Visitors to South Africa are often baffled to hear that it’s the world’s third most biodiverse country – after Brazil and Indonesia. They’re equally surprised to learn that 10% of the world’s plants are found here. Touch down in Cape Town, and you’re also in the heart of the Cape Floral Kingdom, the world’s smallest and most diverse plant province, Capensis. Other floral kingdoms – of which there are only six – occupy vast regions, such as Australia, or most of the Northern Hemisphere. By contrast, Capensis covers a smidgen of the earth’s land.
The chief component of this astonishing kingdom is fynbos – pronounced “˜fane-bos’, it literally means “˜fine bush’ – and is peculiar to the Cape. To most first-time observers, despite its abundance of beautiful blooms, much of it looks unexceptional. Patches of green and lots of scraggly, wiry tufts cover surfaces between granite rocks and slivers of beach sand. There’s virtually nothing resembling a tree, and a whole lot that would probably be ignored by the untrained eye, often with meagre floral displays distinguishing between one clump and the next. Charles Darwin himself, when he first travelled across the peninsula, likened the fynbos South Africa territory to a desert, disparagingly describing the region as a dull heath. But it’s a deception best uncloaked by an expert.
Mountain guide and fynbos specialist, Dominic Chadbon almost agrees, “˜It looks so insignificant, scrubby, stunted, and boring.’ “˜But it’s a paradox. From a distance it doesn’t look like much at all – very ordinary, and difficult to fathom what precisely makes it special. And when you’re in the midst of it, you’re overwhelmed, because there’s so much of it. And people also underestimate it, because it isn’t sexy,’ says Dominic. “˜It’s not in the same league as tropical rainforest, where everything seems exotic.’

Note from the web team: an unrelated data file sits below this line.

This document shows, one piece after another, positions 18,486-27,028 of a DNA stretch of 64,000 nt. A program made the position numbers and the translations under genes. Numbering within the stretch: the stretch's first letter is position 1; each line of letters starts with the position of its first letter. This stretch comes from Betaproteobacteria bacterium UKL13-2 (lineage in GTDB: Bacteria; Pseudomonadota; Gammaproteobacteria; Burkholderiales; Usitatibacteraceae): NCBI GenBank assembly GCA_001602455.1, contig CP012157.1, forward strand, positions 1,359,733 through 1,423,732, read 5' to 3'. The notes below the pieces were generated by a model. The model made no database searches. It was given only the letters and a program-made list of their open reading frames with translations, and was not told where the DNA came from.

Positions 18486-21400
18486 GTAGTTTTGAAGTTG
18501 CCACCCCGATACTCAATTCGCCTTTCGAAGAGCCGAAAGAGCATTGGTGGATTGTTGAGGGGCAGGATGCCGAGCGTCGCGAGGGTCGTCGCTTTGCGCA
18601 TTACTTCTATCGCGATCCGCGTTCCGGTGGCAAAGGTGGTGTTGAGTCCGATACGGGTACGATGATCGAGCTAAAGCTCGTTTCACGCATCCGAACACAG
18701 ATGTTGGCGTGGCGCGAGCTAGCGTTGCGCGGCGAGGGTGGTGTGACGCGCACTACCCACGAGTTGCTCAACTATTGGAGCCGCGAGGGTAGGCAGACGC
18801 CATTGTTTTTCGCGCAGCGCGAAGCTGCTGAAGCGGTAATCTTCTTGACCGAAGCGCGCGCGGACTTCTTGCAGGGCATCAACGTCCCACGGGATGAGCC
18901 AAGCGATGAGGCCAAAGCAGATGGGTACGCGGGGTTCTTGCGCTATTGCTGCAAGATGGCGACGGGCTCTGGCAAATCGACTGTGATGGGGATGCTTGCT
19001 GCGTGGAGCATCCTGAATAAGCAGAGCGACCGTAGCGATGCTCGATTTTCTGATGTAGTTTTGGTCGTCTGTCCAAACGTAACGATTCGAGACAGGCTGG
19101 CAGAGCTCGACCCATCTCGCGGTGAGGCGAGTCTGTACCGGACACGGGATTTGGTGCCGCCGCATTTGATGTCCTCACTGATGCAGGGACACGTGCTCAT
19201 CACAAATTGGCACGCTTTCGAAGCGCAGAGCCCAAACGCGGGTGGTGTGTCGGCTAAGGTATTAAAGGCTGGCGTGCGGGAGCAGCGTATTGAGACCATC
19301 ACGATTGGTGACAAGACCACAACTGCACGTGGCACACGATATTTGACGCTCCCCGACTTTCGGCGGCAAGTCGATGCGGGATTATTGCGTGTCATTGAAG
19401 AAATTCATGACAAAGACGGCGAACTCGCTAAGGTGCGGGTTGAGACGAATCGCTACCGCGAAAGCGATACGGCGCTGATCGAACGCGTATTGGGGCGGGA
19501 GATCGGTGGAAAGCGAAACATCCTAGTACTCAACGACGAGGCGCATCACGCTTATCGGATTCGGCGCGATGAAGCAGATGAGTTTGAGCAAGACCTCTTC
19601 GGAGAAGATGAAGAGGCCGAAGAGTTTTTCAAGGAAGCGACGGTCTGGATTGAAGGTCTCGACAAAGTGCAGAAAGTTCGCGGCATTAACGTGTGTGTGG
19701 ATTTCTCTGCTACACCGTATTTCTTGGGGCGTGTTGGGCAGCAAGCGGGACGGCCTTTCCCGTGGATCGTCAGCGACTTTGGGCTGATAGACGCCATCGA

Yet, botanically, its diversity is unparalleled. Apart from the extraordinary number of species living here – Table Mountain, which measures just 57 square kilometres, shelters the same number of species found in the UK, or Canada, or New Zealand – there are also incredible examples of extreme endemism, meaning you won’t find the same plant anywhere else on earth. Many of the plants here are adapted to very specific conditions and locations. There are some species confined to areas as small as one square kilometre. “˜Some fynbos plants,’ says Dominic “˜grow exclusively along 200 metre stretches of very specific rocky outcrops facing the Atlantic Ocean at Cape Point.’
This is all the result of the fact that for tens of millions of years the Cape Peninsula was an island. Remoteness helps explain why, of the 2,256 plant species on the 470 square kilometre Cape Peninsula, 150 occur nowhere else on earth. The downside is that this is also an extinction hotspot. The vast Cape Flats area sprawling out of the city has the world’s highest concentration of Red Data Book plant species – 15 per square kilometre are in danger of extinction. And in the centre of Kenilworth Racecourse, there’s a tiny nature reserve that’s said to shelter the highest diversity of plant life of any small urban park on the planet; the reserve even has its own endemic frog.
Most people recognise the proteas, ericas (or heathers), and reed-like restios that are the signature fynbos plants, but many families are virtually unknown because they’re so unique, endemic, and highly specialised – the kinds of plants that botanists travel across the globe to see. Proteas were named after Proteus, the Greek god known as the Shape-changer, son of Zeus. They come in so many shapes and forms that it’s hard to believe that they’re part of the same family. The same can be said for members of the daisy family, with over a thousand species within the fynbos South Africa area.